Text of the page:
This editorial was originally going to contain some cheerful remarks about this month's edition. That was before the attacks on London, which made necessary the reconsideration of a host of things including whether to change the structure and content of this issue, all while, like many of you, trying to ascertain whether family and friends were all right. (They are, as I hope and trust are yours.) I decided in the end that this would be the only part of the magazine significantly altered by these events. In the rest of this month's edition you will find that the policy pursued in general is "Business as usual", and that is, I hope, what is most appropriate.
Our society, and London in particular, has survived much worse before, and it can and will come through this threat, and, it is to be hoped, without backlash against the Muslim community. For the strength of the English people lies in their tolerance, their kindliness and their capacity for mutual support. And this is a strength which can never be broken.--The Editor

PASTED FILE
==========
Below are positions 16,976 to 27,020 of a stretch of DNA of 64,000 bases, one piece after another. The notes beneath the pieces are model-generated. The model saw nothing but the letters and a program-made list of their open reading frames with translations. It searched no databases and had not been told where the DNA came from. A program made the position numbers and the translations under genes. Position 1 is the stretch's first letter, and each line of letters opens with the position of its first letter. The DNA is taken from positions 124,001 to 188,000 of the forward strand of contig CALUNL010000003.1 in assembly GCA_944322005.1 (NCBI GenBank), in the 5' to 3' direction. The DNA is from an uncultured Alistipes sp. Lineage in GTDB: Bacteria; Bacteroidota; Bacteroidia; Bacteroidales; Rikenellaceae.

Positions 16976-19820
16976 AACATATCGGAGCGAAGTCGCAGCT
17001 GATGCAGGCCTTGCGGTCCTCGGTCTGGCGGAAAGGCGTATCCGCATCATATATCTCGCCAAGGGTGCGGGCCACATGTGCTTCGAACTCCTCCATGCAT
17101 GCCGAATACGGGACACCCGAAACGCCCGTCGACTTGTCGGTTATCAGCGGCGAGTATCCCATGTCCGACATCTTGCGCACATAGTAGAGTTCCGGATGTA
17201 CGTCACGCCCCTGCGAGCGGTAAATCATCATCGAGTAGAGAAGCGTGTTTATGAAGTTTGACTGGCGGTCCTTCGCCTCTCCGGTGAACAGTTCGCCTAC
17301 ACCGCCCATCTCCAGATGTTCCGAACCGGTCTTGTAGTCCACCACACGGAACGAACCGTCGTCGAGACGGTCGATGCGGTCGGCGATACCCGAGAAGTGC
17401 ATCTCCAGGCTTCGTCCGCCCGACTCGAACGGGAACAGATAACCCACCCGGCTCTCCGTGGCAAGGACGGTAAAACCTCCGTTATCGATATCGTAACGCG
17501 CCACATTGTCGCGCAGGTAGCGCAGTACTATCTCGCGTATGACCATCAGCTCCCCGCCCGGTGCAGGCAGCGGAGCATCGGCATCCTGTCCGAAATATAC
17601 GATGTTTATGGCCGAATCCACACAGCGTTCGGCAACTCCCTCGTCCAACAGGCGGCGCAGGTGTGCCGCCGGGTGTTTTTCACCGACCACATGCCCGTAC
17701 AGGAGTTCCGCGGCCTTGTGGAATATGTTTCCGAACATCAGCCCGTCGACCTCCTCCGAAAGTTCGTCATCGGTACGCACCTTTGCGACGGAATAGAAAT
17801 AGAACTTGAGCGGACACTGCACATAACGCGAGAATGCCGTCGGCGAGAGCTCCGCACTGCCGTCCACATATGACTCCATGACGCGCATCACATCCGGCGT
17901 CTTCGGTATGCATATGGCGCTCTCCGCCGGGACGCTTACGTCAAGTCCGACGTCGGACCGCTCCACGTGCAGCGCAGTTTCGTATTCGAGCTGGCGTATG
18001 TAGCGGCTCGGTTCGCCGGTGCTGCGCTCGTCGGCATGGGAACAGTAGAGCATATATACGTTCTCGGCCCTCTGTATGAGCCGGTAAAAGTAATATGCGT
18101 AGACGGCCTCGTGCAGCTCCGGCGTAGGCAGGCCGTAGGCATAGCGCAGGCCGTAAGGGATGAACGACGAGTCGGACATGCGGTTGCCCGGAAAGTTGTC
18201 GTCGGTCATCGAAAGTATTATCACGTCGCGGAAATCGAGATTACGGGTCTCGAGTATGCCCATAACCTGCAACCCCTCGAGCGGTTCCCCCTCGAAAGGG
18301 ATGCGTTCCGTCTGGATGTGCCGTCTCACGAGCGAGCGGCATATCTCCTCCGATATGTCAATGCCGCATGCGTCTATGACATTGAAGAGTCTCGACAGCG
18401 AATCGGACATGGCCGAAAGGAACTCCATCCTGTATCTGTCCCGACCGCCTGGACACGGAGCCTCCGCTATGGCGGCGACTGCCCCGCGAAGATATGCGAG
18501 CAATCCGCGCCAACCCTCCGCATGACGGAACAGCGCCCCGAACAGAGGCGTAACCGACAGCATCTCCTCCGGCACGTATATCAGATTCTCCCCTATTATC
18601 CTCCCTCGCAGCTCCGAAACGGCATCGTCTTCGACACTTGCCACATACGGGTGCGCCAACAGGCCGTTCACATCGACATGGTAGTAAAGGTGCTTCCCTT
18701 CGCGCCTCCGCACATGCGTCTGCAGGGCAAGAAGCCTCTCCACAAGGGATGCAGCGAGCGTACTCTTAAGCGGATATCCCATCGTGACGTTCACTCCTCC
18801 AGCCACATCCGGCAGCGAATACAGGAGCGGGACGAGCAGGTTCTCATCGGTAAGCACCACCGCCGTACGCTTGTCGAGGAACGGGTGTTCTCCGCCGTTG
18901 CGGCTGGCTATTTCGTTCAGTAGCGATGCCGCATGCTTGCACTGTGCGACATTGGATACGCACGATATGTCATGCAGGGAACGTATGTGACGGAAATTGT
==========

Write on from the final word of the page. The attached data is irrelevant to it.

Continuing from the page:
I leant upon a coppice gate When Frost was spectre-gray, And Winter’s dregs made desolate The weakening eye of day. The tangled bine-stems scored the sky Like strings of broken lyres, And all mankind that haunted nigh Had sought their household fires.
The land’s sharp features seemed to be The Century’s corpse outleant, His crypt the cloudy canopy, The wind his death-lament. The ancient pulse of germ and birth Was shrunken hard and dry, And every spirit upon earth Seemed fervourless as I.
At once a voice arose among The bleak twigs overhead In a full-hearted evensong Of joy illimited; An aged thrush, frail, gaunt, and small, In blast-beruffled plume, Had chosen thus to fling his soul Upon the growing gloom.
So little cause for carolings Of such ecstatic sound Was written on terrestrial things Afar or nigh around, That I could think there trembled through His happy good-night air Some blessed Hope, whereof he knew And I was unaware.